Another young man with autism said that he has problems getting through the untruth of some people and their feelings! He said it really distresses him when he can feel that someone is not being honest about how they feel about another person or directly about him. As he can feel it and see when they are lying it confuses him and can send him into a turmoil.

I have included the latter 3, although they are not exactly defining what autism is. My reason for including them is this:

Does it really matter what it is? So many cannot agree on what it is anyway. What matters surely is how we accept and interact with those whom are labelled autistic. It is like someone with downs syndrome, we do not spend all our time trying to change them from being downs, un-downs them? Do we? No we accept it and instead support and focus on that.

I remember very clearly at primary school especially being teased and bullied daily by other students as young as 7 years old because I wore glasses with a patch. /it was a big deal back then (1970’s) for people to be so different that they wore glasses! Ginger hair too was another one. These days we have accepted it and moved on.

Why then is it still different with autism? Why do we feel it has to be cured? Fixed, banished? If it is (and I believe it is) a way of being, a different type of person, it cannot be cured. Should it? There are so many attributes each of us own that may challenge others in either understanding us or hearing us, should we start expecting them to change? No of course not, we simply learn new skills ourselves to adjust our hearing if it is a strong accent we are not used to hearing etc.

I understand the wish to help those with autism with language and communication skills, how we introduced those therapies I feel can sometimes be rather cruel and stressful, even if the intentions are good. Some people with autism may never use their voice to speak, get over it. Instead find other ways we can communicate with them. Offer as many opportunities as possible and see which one fits. If any.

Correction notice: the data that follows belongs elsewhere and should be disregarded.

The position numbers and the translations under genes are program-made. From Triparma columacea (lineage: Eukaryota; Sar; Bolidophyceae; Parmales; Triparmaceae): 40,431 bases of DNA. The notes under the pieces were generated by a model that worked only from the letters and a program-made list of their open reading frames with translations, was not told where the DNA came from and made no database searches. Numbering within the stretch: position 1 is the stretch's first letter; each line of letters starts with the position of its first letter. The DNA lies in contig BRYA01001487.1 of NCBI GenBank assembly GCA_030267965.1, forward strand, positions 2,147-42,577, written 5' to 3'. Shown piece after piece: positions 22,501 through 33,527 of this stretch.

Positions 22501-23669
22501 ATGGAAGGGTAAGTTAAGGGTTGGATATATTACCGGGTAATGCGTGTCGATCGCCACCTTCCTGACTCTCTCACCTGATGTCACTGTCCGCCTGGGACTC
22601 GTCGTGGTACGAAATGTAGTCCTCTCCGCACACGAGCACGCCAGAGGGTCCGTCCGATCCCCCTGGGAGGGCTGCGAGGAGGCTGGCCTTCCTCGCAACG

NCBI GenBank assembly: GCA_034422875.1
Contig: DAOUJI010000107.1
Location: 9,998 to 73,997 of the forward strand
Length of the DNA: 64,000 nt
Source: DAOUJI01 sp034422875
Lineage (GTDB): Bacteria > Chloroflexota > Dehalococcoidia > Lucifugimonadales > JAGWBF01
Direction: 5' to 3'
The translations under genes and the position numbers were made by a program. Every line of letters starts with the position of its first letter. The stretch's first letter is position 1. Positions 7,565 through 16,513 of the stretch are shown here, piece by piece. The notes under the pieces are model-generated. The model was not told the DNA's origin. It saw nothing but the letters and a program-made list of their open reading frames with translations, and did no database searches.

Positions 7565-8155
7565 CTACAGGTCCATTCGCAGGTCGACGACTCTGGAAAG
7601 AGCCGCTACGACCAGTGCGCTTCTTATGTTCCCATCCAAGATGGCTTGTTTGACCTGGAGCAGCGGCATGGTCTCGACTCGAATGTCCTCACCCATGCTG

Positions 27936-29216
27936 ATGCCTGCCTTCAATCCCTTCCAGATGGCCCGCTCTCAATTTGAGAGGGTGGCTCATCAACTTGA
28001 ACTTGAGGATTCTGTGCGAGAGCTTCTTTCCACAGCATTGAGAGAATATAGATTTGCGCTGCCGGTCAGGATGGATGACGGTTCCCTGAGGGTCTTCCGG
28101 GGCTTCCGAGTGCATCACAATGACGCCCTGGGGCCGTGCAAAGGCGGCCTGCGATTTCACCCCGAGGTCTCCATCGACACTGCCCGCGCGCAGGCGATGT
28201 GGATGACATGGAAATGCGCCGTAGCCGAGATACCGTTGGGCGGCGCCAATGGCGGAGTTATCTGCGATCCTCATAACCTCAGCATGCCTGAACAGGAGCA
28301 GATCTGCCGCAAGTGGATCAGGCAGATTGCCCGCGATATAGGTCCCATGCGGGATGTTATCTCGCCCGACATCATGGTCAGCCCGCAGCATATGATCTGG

Hans Asperger’s whom the condition was named after as was the first to write papers on his studies and findings of those with autistic traits. He write his papers in 1944, yet they were not translated into English until 1991! Why on earth it took so long to get this information into other languages is beyond me. He said, ‘Our attitude to individuals and our right and duty to speak out for these individuals with the whole force of our personality is paramount. Only the most dedicated and loving educators can achieve success with those with this condition’
He also noticed what he called autistic intelligence. Those who were non-verbal and were before and currently at that time back in 1944 deemed mentally retarded, only fit for an institution (which tragically many ended up in) he say the intelligence within them. He created tests for those with the traits of autism and was so passionate about his work and his wish to speak out for them. He said it is when love and understanding is the main focus we can see more than just a muted child without a working brain.

As Temple Grandin says, ‘The world needs all kinds of minds’ Our constant need to change people if they look different, act different or communicate differently is, well in my opinion quite a restricting way to be. Can we not evolve higher, into more accepting humans? Celebrating the differences in each of us, learning about the differences instead of attacking or calling them disorders and disabilities? If all humans simply accepted those I speak of, with joy and no other feeling of fear or pity, it wouldn’t be necessary for anyone to feel they cannot be seen out or never fit in anywhere..

Often people stare then walk away, worse tease and ridicule and simply exclude. Refusing to change who they are to allow differences to enter their own worlds. From experience in life I know that meeting people deemed different have always been a joy, honest and loving. Nice people to be around, they showed me no judgement at all, I was free to be me. It is a win win, when we open our hearts and our minds.